#28 John Tracy

John Tracy (1849-1906), aka Big Tracy, Long John, Jim Tracy, Charles McCarty, John Riley, Edwin Taylor — House thief, Bank robber, Pickpocket

From Byrnes’s text:

DESCRIPTION. Thirty-seven years old in 1886. Born in United States. Plumber by trade. Single. Stout build. Height, 6 feet 1 1/2 inches. Weight, 180 pounds. Dark brown hair, light complexion. Has a cross in India ink on right fore-arm. Generally wears a dark brown beard and mustache. Scar on back of hand.

RECORD. “Big” Tracy does considerable “second-story” or house work, and is well known in New York, Chicago, and all the large cities. He has served considerable time in Eastern prisons — one term of five years from Troy, N.Y., for highway robbery, in 1878. (See Addenda.)

He was arrested again in the spring of 1884, in company of Billy Ogle (13), for robbing a residence on Jersey City Heights, N.J., of diamonds and jewelry valued at $1,500. They were both tried and convicted on June 26, 1884; their counsel obtained a new trial for them, and they were discharged in July, 1884.

Tracy and Ogle went West, and in the fall of 1885 Ogle was arrested in Tennessee for “house work,” and sentenced to the penitentiary for ten years. He shortly after escaped from a gang while working on the railroad. Tracy escaped arrest, and is now at large in the West. His picture is a good one, taken in 1877. (See records of Nos. 13 and no.)

“Big Tracy” (as he was best known) had a variety of aliases, none of which can be proven as his real given name. His first known arrest was in Boston in 1872 for a petty larceny, under the name John Riley. In 1875 he was an accomplice of Eddie Garing (Eddie Goodie) in a robbery on a horse-car in New York City. The victim, a bookkeeper carrying thousands of dollars, had been targeted and followed onto the car. Big Tracy and Garing escaped arrest for this crime.

Sometime between 1875 and 1876, Big Tracy was one of those who made the first approach to Patrick Shevlin, the night watchman of the Manhattan Savings Institution, which would eventually be robbed in October 1878. Big Tracy had been a friend of Shevlin’s since they were teens; and another of the early conspirators, Tim Gorman (known as Little Tracy) had been a schoolmate.

In the summer of 1877, Big Tracy was recommended as a “good man” to bank robber Langdon Moore. Moore recruited Big Tracy to assist with an attempt on a safe at the Dedham, Massachusetts post office. The attempt was a failure, and Moore placed much of the blame on Big Tracy, whom he portrayed as cowardly. A chapter in Langdon Moore’s autobiography is devoted to this misadventure, titled “Lame Duck at Dedham.”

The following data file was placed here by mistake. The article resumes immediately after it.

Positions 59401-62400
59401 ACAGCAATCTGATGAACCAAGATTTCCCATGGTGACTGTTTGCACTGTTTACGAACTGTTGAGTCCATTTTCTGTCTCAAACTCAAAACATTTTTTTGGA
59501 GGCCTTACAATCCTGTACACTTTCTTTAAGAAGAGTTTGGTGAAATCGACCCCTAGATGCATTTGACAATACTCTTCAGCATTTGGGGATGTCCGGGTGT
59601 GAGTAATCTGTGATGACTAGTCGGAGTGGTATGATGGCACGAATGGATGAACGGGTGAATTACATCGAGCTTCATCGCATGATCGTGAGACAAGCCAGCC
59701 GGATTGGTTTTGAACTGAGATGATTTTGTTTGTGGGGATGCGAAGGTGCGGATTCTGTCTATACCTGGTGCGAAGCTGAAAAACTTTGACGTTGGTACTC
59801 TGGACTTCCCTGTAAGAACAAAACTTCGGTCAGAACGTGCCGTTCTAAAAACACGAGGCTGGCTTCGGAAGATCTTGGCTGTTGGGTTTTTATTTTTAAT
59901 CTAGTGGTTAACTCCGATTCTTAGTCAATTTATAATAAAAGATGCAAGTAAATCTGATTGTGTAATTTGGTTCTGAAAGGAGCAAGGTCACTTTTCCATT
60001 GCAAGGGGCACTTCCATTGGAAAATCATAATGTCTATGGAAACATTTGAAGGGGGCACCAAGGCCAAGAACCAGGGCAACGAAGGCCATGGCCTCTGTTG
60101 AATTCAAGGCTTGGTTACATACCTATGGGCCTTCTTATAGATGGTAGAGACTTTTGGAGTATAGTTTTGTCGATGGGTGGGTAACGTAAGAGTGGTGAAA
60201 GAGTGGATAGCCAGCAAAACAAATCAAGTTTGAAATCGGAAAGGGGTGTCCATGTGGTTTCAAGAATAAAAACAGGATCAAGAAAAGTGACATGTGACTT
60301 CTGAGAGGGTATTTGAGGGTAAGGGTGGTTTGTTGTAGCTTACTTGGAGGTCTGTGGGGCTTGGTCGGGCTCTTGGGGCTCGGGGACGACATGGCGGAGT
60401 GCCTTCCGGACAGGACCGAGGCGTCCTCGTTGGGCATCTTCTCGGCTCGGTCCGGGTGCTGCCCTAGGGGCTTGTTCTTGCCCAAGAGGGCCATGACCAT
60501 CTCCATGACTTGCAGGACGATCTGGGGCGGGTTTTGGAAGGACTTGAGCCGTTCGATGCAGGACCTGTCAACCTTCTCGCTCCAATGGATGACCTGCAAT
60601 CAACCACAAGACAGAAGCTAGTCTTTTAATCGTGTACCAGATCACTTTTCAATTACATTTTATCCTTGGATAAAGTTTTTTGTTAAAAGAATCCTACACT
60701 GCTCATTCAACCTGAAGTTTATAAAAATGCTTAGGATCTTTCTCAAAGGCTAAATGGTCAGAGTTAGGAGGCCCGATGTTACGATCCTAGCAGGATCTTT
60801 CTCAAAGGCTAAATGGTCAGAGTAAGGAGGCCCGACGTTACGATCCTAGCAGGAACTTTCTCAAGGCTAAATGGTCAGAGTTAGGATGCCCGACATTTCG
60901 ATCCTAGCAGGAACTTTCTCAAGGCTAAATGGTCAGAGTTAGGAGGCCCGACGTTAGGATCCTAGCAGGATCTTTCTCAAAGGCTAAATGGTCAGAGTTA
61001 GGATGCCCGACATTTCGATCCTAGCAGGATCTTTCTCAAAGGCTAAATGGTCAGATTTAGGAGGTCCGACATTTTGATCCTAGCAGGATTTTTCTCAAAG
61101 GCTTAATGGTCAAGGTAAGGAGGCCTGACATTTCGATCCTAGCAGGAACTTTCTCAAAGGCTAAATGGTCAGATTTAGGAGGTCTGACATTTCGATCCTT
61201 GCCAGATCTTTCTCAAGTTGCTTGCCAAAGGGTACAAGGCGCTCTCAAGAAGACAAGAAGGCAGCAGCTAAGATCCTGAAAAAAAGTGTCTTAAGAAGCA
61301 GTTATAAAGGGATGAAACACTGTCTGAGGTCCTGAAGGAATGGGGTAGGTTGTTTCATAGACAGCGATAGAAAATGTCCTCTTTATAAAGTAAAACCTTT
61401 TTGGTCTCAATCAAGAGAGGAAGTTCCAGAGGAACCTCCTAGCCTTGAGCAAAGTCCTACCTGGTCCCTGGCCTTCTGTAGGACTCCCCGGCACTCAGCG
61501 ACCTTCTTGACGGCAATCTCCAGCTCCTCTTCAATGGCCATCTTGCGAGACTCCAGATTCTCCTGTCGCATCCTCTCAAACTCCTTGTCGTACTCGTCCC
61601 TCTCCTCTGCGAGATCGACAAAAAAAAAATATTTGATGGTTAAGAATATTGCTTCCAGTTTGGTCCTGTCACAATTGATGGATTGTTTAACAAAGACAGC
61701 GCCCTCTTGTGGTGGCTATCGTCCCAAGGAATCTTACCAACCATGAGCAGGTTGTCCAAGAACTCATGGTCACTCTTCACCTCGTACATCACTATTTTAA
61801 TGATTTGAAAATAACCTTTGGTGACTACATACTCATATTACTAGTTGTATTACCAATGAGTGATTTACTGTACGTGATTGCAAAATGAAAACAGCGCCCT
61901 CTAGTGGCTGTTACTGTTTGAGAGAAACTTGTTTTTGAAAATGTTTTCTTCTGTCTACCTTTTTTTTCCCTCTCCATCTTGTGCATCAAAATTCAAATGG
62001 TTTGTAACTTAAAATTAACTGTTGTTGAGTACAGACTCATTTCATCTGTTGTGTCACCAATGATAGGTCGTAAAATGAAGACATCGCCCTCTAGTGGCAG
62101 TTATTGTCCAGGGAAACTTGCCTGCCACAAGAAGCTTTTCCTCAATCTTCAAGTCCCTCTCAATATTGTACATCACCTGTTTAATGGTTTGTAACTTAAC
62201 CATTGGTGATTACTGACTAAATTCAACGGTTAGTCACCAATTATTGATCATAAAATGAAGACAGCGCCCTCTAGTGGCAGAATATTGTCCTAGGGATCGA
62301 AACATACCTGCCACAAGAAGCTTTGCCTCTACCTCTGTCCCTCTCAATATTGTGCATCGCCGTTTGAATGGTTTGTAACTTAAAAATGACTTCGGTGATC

Big Tracy was not among the gang that eventually pulled off the Manhattan Savings Institution job, the most famous bank robbery of the 19th-century. Several months earlier, in July 1878, he had participated in a horse-car robbery in Troy, New York that was very similar to the 1875 episode with Eddie Goodie. In this case, the crime in Troy was committed by a gang of six or seven men led by William “Mush” Reilly. They targeted a messenger carrying a large amount of cash, got onto a street-car with him, and then one man garroted him from behind while another emptied his pockets.

This time, all the conspirators were captured. Big Tracy was originally sentenced to fifteen years in prison, but on appeal the sentence was reduced to five years, to be served in Clinton Prison in Dannemora. With time reduced, Big Tracy was discharged in October, 1882.

As Byrnes mentions, Big Tracy and Billy Ogle were arrested for house burglaries in Jersey City, New Jersey in 1884; but were released for lack of evidence. They both traveled together to Tennessee to commit more burglaries, were caught, and sentenced to a chain gang. They both escaped.

In 1888, Big Tracy was seen on the streets of Boston and taken in as a suspicious character, and later released. In 1889 he was arrested for picking pockets outside a dime museum in Philadelphia.

Between 1889 and 1894 there is a big gap in his record, which one newspaper attributed to an eight-year (reduced) sentenced in Sing Sing; but if he was convicted in New York, it must have been under an unrecognized alias.

In December 1884 he was caught following a house burglary in Bridgeport, Connecticut, which yielded jewelry worth only $25.00. For this crime he was sentenced to fifteen years in the Connecticut State Prison.

Upon his release in 1906, he was brought in for picking pockets in Brooklyn and sentenced to a year in the Blackwell’s Island penitentiary. He died there later that year at age 57.

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